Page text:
Wendy Davis, a Texan Democrat candidate, made false statements about her past. She said how she was single at 19 when she'd actually gotten divorced at 21.

Davis might have separated from her first husband at age 19, but she was not "single" until she was 21. But "teenage single mother" is obviously a much better hardscrabble political talking point than the truth.

It's still written in her bio, and I was wondering:

  • Is she legally guilty of a crime?

  • Can she be kicked out of office if she gets elected? (When she lied that she was single at 19), it was under oath.)

  • Here's the original article, by the way: dallasnews.com/news/politics/headlines/…
    – Publius
    Commented Jan 24, 2014 at 23:11
  • This question has multiple issues. You have a title/body mismatch (you interested in this specific case or generally?). You are asking if she can get in legal trouble for lying in a bio (and under oath), one of those definately isn't illegal. You have 3 questions, the last seems retorical (why would the left biased media cover the story? (or anyone outside of Texas?)) how non-obscure are you talking about? Blaze, Brietbart, AM radio, etc.
    – user1873
    Commented Jan 24, 2014 at 23:26
  • @user1873 Edited the question to make it more comprehensive. And I'm interested in both the specific case and in general.
    – Shahar
    Commented Jan 24, 2014 at 23:34
  • @Shahr the question about media obligations are different and probably off topic, so I'd ask that elsewhere or eliminate it altogether. But freedom of speech means there's no legal obligation to avoid bias.
    – Publius
    Commented Jan 24, 2014 at 23:37
  • 1
    This discussion about bias in the media is a little bit off topic Commented Jan 27, 2014 at 23:06

2 Answers 2


Lying about one's past is not itself a crime. It is protected speech by the first amendment. In fact, the Supreme Court recently ruled that even lying that one had received a Medal of Honor was constitutionally protected speech.

Perjury is illegal, but a false statement made under oath is not necessarily going to result in a conviction of perjury. First, the person making the statement must know the statement is false. Given that the statement Wendy Davis made was about a significant event in her own past, she likely was aware of the truth value of the statement. However, perjury must also meet standards of materiality, which requires that the statement be one likely to influence the court's decision. Given that the case in which she testified and made that statement was one about redistricting, it is unlikely that the age at which Wendy Davis got divorced would be considered material.

She could be kicked out of office, but what she said about the age at which she got divorced doesn't necessitate impeachment. In Texas, a Governor can be impeached by a majority vote in the state House and 2/3rds majority vote in the state Senate. There are no specific impeachable offenses. The Texan congress could decide to impeach on the grounds that she mislead people in her biography, or on some other grounds, or could choose not to impeach at all.

By the way, this is the original article to which Brietbart was referring.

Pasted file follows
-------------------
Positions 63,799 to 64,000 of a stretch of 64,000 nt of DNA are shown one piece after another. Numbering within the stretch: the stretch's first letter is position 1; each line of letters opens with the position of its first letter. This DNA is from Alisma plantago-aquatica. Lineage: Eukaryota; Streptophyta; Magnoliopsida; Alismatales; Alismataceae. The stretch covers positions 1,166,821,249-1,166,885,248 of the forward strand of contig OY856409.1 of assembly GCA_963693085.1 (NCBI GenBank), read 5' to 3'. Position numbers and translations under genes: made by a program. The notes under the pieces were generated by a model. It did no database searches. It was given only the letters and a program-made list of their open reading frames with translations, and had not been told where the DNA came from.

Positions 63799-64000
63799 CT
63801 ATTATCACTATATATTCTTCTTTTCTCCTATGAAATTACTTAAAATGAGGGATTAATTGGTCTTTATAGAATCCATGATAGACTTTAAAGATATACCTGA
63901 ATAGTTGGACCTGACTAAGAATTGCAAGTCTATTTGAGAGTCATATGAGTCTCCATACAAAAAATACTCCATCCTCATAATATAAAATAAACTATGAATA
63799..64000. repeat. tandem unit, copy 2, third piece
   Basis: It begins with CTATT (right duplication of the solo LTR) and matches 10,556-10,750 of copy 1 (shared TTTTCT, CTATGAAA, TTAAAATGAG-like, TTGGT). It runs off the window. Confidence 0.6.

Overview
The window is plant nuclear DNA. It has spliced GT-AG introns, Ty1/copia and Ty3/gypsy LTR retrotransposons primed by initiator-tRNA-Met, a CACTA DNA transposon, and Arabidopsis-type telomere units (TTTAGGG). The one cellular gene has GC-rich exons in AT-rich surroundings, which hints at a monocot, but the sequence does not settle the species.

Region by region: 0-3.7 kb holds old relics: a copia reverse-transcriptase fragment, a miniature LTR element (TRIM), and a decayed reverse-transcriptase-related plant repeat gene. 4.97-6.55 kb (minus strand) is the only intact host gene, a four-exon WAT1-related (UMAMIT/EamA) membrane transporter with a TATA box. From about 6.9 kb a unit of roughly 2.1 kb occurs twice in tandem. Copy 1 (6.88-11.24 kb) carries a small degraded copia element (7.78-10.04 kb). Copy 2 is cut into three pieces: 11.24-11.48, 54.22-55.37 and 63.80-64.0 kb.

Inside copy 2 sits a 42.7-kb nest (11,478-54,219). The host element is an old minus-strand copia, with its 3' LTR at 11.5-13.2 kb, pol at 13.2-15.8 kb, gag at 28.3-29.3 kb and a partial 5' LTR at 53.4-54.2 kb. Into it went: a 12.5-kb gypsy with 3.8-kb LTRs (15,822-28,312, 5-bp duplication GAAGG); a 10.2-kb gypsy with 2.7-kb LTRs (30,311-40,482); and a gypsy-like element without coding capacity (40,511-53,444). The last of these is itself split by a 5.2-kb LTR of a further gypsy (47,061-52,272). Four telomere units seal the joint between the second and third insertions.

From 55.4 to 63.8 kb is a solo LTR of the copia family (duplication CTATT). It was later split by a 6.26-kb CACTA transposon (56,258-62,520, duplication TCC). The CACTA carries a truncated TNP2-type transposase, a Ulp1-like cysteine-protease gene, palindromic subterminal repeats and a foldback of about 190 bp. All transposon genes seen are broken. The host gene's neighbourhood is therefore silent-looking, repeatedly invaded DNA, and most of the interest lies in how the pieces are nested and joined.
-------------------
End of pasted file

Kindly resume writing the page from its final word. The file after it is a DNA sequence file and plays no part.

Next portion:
• @user1873 I agree, it's problematic and should still be edited, but I think it was coherent enough for me to answer. If you want to clean it up I'd certainly encourage you to have a crack at it. Thanks for the upvote.
    – Publius
    Commented Jan 24, 2014 at 23:33
  • @Avi Sorry I'm not good at writing questions. By the way added another one.
    – Shahar
    Commented Jan 24, 2014 at 23:35
  • 2
    @Avi - Here's the section of the Texas constitution on impeachment, and here's their official summary of the process. Want to edit it into your answer to address the second (post-edit) question about being kicked out of office?
    – Bobson
    Commented Jan 27, 2014 at 16:39

Politicians have held office while serving time in jail for crimes. Committing a crime before being elected, is thus obviously no barrier to holding office in all cases.

As for her calling herself a single mom, it is not only not a crime, it is not even objectively untrue as "single mom" could be taken to mean "raising one or more children without significant financial or time contribution from a partner" instead of "unwed mother".

This reminds me of the fuss about the character Murphy Brown being a unwed mother -- IMO no one that hires a full time nanny can accurately be called a "single parent". They may not be married, but they obviously have assistance in providing the attention that a child needs, and have no need of any financial support.

Conversely, a married parent where the partner is unavailable (in jail or deployed in the military for instance) could fairly be called a single parent: they are raising the child without the aid of another parent.

Also, I would not call either partner a "single parent" if they were living together and raising the child together but just weren't married. Even if they were not romatically involved, but were just jointly raising the child (i.e. providing food, shelter and attention).

In short legal martial status is not a defining characteristic of "single mother", which means that even if she said it under oath, it would not neccesarily be perjury.

Note: on reading your link, it seems that the "lie under oath" would be about when she divorced her first husband. That might possibly be sufficient to get a conviction for perjury, but I wouldn't call it a slam dunk case. You'd have to prove beyond a reasonable doubt that she didn't simply mis-speak or mis-remember. Absent a conviction it certainly isn't sufficient to bar her from office. I don't know if it would be legally sufficient under Texas law if she was convicted.

Edit: Did some reading, it looks like Texas law prevents felons from running for office, simple perjury is a misdemeanor.

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